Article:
Butler County improves timeliness of issuing food stamps


Butler County improves timeliness of issuing food stamps

Improvements have been made since a state evaluation one year ago that cited timeliness issues by Butler County in issuing food stamps and other measures.

Last month, BCJFS improved to 97 percent for regular food stamps and 90 percent for expedited applications.

The state considers 95 percent an optimal mark on the 30-day application process. The expedited food stamp requests, where there is zero income in the household, are supposed to be handled within 72 hours.

Staffing levels and inexperienced employees were part of the tardiness issues last year. In November 2011, JFS lost 50 workers — 44 were laid off and six resigned in the face of the layoffs — to make up a $3 million shortfall in the agency caused by state and federal cuts.

There were 137 public assistance staffers who handled a total of 17,309 food stamp cases in 2009. Last year 84 workers handled 541,963.

There are 90 public assistance employees on staff now — not including administrative level jobs — and eight new hires are starting in May, according to Finance Director Barb Fabelo.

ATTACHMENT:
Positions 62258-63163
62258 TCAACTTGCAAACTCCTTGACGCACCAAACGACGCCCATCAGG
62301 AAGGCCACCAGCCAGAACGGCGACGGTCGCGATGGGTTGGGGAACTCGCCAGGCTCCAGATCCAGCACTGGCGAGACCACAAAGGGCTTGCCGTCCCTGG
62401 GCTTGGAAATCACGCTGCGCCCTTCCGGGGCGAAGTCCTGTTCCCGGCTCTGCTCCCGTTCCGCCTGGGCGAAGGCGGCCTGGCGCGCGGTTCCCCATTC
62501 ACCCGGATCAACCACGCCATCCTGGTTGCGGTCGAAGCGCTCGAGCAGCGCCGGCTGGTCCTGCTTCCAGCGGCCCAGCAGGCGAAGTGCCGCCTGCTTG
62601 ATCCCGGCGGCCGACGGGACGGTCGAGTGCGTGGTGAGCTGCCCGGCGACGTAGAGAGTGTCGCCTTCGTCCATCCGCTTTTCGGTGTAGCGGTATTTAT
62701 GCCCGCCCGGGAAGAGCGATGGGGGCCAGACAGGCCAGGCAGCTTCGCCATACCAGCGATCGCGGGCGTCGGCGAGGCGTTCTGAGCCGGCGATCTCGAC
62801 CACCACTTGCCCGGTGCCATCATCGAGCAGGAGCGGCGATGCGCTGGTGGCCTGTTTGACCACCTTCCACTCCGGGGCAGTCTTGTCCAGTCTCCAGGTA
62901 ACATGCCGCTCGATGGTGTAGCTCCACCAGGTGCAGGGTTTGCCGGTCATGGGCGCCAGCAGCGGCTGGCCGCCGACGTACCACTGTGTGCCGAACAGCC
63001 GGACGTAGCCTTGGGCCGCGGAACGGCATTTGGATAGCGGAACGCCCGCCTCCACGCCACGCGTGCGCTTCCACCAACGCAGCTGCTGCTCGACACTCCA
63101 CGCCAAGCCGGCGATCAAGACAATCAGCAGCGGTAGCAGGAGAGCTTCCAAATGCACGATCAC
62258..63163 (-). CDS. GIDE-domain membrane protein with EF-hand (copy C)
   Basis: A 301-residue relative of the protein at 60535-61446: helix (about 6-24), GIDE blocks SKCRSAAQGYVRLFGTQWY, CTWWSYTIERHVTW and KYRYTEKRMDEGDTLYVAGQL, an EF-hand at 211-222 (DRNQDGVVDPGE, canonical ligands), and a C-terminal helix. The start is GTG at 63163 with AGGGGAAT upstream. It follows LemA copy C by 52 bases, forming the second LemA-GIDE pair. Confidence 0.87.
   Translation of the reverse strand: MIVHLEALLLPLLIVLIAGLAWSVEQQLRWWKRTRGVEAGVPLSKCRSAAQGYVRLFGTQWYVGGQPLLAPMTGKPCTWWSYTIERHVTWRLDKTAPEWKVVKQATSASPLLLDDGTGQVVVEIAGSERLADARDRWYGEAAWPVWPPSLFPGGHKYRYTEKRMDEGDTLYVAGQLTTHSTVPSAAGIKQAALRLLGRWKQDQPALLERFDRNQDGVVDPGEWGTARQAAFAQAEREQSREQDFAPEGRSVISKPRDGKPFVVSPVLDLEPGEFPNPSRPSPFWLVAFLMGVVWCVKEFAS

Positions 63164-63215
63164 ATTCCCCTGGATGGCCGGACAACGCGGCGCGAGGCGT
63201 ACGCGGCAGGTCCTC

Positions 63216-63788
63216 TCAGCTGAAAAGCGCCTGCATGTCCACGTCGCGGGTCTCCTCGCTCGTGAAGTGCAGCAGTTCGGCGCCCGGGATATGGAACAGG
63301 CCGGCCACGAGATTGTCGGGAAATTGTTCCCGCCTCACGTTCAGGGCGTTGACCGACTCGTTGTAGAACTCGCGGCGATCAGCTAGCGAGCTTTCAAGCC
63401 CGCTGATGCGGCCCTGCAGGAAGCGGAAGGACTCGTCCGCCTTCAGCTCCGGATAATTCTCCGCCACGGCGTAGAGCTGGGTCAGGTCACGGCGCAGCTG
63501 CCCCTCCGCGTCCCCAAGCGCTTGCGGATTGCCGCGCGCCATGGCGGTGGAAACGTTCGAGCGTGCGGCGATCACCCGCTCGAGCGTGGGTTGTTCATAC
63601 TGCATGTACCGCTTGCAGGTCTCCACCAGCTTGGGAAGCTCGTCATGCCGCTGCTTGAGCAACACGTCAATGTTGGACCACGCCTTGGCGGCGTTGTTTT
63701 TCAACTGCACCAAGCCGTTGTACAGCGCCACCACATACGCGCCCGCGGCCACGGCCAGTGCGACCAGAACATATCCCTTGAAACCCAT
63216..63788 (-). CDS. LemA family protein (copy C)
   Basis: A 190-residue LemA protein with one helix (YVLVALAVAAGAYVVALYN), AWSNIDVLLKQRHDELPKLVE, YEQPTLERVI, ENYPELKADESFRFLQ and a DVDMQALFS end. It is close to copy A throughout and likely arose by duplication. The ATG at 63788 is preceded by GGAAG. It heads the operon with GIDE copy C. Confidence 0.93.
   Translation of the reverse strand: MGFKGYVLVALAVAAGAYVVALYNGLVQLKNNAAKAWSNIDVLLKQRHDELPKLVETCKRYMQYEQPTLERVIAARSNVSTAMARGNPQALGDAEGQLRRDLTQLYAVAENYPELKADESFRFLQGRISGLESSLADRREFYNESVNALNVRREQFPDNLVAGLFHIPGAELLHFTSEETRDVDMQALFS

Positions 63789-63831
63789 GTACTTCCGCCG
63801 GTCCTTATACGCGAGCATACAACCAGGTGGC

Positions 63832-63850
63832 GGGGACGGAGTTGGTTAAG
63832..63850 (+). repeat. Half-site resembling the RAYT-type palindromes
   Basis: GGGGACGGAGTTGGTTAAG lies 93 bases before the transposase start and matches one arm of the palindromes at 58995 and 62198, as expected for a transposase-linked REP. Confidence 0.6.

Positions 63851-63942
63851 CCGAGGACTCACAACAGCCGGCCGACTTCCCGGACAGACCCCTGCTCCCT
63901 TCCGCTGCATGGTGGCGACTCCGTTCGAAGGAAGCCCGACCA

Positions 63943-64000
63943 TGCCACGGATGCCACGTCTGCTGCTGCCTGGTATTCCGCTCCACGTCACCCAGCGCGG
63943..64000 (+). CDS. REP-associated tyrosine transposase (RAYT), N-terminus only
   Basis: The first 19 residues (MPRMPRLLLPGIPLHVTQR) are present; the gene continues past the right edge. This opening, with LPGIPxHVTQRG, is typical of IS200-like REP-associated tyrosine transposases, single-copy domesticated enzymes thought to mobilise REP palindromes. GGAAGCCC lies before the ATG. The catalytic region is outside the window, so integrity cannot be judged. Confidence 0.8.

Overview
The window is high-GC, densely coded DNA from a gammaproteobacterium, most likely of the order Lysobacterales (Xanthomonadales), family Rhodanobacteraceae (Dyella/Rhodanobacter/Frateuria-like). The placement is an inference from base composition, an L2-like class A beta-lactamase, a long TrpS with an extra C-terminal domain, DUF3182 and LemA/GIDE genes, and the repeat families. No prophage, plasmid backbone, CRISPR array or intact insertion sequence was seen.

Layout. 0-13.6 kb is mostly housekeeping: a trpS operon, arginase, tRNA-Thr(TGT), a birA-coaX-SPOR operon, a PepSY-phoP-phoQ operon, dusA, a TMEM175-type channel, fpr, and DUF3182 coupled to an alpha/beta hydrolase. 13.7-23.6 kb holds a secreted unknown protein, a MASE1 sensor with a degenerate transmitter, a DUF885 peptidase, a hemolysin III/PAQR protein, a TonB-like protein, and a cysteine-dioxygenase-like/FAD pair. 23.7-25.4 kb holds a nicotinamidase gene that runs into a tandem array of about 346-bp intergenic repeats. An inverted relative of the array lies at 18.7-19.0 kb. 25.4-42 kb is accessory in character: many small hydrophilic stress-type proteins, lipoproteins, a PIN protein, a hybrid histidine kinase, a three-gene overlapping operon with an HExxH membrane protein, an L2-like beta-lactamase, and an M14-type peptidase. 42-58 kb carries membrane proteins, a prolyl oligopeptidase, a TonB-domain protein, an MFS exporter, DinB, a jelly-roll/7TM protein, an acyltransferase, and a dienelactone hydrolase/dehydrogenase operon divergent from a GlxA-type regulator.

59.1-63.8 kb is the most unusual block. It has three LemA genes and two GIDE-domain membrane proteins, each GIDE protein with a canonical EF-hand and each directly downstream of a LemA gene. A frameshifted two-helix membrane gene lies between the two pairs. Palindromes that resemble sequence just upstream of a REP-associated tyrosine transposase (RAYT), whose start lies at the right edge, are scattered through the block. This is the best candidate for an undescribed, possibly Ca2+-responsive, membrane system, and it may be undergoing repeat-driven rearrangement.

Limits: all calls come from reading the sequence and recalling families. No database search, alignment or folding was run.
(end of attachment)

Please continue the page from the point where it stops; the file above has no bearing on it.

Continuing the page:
There are also three jobs postings and two vacancies, she said.

Other factors have also improved timeliness rates, according to Assistant JFS Director Jerome Kearns.

The department served almost 7,000 fewer people in March than they did in January of 2015, because more people have found employment, he said.

The agency was also cited for delays in the income and employment verification system (IEVS). The percent of IEVS completions was at a year-long low of 36 percent last March. While the state’s latest evaluation isn’t in yet, Kearns has been keeping track of those numbers too. They processed 92 percent of IEVS alerts they received in the month of March, he said.

Executive Director Ray Pater said he is pleased with the progress.

“I am very proud of the excellent work that Jerome Kearns and the Butler County Jobs and Family Services employees have been doing,” he said. “By using increased business analytics and examining existing work flows, great progress has been made in making operations more efficient and effective.”

County Administrator Charlie Young said the commissioners not only approved hiring more JFS staff, but they also have supported sending 22 — including several at JFS — managers to a “boot camp” training to improve processes.

“We sent a core group of people to this LeanOhio Boot Camp which is basically working on improving processes, streamlining processes and being able to serve people better, more efficiently,” Young said. “So between all of these changes that the staff have implemented, of course it takes a while to change things and get the training but we’re seeing the results of it now.”

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